After a brisk lunch-break, Round Three was led off by Gordon Peters, who showed his usual jaw-dropping rare and magnificent stuff. He led with Straits, including the rejected essay for the Coronation Issue (no ‘Malaya’!); panes of the Coronation issue showing the position of regular varieties; again demonstrating Rod Vousden’s riddle of ‘why no left-hand panes’?; 1937-41 Straits issue panes with flaws and varieties and the Plate 3 of same (which remained in GB until 1941: the rest and Plate 2 assumed sunk en route from GB.) Gordon’s display included his famous plate blocks of the Selangor Mosque 8c scarlet un-issued and the KGVI Victory Unissued. (I think he covered them with Exhibition Protectors to stop the stamps being spoiled by fellow members’ tears that they did not own them!) Malcolm Clark completed the round with frames of Registered and AR marks both pre- and post-War, including a number of marks that were outside the date or un-recognised by Ted Proud; a considerable collecting achievement.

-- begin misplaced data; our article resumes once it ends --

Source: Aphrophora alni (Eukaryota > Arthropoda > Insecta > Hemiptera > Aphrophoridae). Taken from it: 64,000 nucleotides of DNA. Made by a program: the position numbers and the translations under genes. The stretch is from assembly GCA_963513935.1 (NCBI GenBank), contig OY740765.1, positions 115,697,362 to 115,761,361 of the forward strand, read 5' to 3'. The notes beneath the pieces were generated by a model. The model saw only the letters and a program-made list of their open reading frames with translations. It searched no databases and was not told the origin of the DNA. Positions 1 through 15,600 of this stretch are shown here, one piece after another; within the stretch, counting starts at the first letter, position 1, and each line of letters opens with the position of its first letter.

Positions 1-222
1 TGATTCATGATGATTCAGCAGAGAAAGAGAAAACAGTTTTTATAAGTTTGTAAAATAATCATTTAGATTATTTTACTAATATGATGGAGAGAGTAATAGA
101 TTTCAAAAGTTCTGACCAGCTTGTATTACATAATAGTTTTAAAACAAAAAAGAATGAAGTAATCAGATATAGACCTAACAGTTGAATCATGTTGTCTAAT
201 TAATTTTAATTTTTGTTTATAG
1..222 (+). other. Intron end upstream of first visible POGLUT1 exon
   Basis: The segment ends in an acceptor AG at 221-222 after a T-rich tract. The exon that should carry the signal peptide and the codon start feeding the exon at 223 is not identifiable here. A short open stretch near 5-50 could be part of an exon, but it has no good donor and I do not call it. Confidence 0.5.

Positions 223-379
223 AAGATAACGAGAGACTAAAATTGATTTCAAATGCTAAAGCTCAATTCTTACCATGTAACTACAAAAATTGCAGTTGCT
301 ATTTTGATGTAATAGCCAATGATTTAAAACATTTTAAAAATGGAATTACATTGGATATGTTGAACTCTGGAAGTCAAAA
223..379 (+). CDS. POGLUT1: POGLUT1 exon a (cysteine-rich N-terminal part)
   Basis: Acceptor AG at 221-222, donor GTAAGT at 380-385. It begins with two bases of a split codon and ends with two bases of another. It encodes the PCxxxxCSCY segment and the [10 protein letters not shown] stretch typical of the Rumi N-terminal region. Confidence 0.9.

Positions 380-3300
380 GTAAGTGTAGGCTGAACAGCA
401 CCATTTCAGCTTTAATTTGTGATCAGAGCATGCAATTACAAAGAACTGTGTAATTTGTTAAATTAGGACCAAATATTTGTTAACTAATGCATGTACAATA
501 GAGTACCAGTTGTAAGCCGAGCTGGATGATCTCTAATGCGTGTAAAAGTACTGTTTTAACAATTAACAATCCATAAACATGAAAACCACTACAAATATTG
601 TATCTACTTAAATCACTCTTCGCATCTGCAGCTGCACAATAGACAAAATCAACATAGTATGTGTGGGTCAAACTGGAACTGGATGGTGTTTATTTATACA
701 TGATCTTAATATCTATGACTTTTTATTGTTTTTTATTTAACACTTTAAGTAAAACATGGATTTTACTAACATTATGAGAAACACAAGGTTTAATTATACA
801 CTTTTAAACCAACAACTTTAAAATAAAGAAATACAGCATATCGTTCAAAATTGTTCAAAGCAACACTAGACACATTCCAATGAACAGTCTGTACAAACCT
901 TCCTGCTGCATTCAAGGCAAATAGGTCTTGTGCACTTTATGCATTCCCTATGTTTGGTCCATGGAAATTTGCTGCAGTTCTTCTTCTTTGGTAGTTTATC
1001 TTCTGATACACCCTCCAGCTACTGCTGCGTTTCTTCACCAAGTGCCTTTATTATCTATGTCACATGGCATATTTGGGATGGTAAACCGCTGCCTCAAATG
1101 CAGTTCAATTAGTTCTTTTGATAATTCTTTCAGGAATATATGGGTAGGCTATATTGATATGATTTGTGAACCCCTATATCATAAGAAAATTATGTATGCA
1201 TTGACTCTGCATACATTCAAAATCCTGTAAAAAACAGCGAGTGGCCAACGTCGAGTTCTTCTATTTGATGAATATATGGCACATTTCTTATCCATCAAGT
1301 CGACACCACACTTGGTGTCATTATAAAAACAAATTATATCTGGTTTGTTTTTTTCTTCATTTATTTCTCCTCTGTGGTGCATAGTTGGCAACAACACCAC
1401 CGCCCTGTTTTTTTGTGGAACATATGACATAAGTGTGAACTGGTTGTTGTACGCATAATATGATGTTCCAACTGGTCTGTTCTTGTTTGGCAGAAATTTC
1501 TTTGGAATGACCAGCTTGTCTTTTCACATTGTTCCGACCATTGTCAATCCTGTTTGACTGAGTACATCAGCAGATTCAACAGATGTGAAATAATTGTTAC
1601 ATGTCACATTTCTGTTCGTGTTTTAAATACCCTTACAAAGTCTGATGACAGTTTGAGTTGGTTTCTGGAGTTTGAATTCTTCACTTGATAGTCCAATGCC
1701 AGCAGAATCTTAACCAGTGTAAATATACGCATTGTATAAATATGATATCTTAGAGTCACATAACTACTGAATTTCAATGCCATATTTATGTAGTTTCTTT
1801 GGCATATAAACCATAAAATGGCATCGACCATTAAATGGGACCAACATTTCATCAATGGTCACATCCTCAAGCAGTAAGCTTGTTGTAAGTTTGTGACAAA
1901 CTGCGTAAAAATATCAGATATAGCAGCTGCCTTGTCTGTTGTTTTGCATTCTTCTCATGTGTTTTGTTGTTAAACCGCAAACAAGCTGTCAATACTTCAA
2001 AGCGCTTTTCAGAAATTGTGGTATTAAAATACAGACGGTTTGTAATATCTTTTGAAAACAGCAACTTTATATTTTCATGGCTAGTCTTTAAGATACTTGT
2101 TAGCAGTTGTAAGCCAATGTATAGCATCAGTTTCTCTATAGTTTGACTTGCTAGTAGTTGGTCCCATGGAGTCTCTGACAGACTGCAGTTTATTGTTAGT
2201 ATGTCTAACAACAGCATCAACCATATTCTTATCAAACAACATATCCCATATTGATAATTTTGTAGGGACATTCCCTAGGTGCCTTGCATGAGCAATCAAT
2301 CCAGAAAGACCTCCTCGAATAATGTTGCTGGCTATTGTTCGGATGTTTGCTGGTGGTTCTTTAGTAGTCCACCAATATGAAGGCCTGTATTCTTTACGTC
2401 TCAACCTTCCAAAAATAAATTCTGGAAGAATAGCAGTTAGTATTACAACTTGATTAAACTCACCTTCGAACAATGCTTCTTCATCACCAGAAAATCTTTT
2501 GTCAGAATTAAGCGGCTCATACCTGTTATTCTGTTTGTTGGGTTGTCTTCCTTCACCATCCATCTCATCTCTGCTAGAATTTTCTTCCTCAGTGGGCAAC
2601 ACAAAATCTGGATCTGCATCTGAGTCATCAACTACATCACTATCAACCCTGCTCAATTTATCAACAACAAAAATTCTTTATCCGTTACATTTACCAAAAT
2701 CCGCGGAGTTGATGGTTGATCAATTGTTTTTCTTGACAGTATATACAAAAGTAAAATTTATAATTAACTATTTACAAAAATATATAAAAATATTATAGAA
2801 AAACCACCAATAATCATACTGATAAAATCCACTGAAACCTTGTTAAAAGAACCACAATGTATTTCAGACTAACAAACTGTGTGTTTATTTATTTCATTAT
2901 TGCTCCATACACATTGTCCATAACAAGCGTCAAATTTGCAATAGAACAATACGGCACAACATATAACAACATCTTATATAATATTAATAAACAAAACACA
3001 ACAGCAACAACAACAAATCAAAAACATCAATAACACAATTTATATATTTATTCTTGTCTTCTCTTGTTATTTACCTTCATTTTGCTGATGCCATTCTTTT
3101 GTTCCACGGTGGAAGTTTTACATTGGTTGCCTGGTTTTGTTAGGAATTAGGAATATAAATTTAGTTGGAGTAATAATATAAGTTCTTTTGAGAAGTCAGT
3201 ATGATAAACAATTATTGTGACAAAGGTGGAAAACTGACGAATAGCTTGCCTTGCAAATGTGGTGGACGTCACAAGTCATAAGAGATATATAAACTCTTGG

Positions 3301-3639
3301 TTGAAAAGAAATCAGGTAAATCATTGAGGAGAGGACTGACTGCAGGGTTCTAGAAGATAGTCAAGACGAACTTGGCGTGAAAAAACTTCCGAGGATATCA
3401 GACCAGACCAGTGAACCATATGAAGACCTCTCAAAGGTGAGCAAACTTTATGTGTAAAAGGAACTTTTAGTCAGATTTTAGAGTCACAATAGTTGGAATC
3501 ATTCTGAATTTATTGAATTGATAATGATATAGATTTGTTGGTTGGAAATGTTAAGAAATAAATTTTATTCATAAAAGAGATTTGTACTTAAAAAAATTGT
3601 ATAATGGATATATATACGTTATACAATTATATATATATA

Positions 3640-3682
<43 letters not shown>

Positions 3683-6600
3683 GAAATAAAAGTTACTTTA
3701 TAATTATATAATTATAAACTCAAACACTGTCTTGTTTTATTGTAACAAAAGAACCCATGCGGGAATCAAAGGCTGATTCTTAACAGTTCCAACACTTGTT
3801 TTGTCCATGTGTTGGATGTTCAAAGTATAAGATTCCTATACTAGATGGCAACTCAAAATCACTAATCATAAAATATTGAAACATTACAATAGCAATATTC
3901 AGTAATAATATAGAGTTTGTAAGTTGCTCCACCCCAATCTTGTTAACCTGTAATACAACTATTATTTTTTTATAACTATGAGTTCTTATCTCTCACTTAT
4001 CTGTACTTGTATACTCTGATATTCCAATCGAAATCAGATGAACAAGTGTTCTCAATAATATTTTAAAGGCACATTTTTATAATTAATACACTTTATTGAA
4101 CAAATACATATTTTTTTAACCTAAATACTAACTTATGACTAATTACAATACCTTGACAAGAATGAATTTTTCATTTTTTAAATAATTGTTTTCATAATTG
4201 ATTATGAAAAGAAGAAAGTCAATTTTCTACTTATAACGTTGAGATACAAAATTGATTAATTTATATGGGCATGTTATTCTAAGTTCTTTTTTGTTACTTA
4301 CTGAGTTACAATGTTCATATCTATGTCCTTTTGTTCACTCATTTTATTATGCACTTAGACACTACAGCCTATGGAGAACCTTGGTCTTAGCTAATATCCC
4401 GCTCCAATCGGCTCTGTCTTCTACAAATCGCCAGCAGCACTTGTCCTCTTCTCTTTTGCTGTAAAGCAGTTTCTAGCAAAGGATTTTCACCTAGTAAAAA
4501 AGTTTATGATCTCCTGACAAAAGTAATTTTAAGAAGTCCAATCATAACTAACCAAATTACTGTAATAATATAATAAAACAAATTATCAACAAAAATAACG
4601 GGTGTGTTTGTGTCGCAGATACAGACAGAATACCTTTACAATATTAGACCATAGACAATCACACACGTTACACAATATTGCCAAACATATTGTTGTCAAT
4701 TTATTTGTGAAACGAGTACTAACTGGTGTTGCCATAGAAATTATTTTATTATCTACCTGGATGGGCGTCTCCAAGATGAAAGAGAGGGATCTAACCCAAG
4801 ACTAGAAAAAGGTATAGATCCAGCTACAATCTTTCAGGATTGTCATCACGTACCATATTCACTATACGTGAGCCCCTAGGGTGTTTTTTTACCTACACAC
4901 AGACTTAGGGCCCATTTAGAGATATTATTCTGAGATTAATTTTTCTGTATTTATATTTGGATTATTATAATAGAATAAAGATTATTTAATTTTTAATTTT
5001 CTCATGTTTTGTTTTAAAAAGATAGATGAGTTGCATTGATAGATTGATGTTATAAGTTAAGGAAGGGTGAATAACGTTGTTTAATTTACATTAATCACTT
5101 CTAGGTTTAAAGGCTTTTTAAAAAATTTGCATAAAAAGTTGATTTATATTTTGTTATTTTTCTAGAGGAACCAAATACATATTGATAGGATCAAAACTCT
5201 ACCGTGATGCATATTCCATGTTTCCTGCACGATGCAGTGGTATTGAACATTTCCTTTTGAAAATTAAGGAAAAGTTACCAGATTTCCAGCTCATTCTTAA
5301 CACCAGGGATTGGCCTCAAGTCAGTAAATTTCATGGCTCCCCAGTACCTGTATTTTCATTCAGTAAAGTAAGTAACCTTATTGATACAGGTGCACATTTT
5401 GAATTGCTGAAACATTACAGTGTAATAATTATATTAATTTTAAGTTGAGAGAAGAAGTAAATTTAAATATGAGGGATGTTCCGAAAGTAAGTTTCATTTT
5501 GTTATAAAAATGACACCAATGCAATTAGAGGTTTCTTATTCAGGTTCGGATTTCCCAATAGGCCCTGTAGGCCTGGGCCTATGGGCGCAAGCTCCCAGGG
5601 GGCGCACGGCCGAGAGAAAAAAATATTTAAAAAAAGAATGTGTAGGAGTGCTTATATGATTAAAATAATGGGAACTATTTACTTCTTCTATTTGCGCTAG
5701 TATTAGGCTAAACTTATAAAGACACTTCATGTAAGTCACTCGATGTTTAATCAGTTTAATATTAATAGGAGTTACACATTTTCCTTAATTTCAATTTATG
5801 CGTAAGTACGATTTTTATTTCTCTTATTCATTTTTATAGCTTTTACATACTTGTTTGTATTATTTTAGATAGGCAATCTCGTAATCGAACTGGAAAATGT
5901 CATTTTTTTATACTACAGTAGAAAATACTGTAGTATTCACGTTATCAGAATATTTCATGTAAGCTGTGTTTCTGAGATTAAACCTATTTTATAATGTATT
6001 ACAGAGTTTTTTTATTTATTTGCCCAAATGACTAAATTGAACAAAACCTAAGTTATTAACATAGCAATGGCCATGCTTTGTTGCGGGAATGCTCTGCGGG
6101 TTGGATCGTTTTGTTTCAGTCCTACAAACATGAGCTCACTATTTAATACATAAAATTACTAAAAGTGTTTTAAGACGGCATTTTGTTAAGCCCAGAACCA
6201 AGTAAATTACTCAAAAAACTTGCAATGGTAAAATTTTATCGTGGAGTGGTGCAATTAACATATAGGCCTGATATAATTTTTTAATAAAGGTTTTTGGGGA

Peter Cockburn ran Round Four with some of his exquisite BMA collection. He showed a wide range of sheets and blocks, demonstrating the GB, KL and Melbourne plates (the Melbourne main plate was not used but two copies of it were made). The display included the 1c Dark (KL) printing, thin striated paper printings of the 1c; the 1949 Plate 3 printing (rare) showing the plate number at 100 on the sheet, rather than the usual 99; 4c pre-printed cards and a wonderful 2c card up-rated (very rare and in perfect condition); plus the 2c De la Rue file copy marked up from June 1945 (two days after Australian Forces had landed on Labuan).
Susan McEwen led Round Five with the Selangor Mosque/ Sultan issue, starting with a splendid collection of 1934 Survey Department essays; the usages of each value of stamp (with the 2c orange on striated paper!); Die Proofs (for which your reporter was the under-bidder- well, at least they went to a good home) and the rare Mauretanie Postes overprints on the Selangor UPU triplets deposited with them. Bill Pain concluded the round with a frame of nice BMA issues and flaws.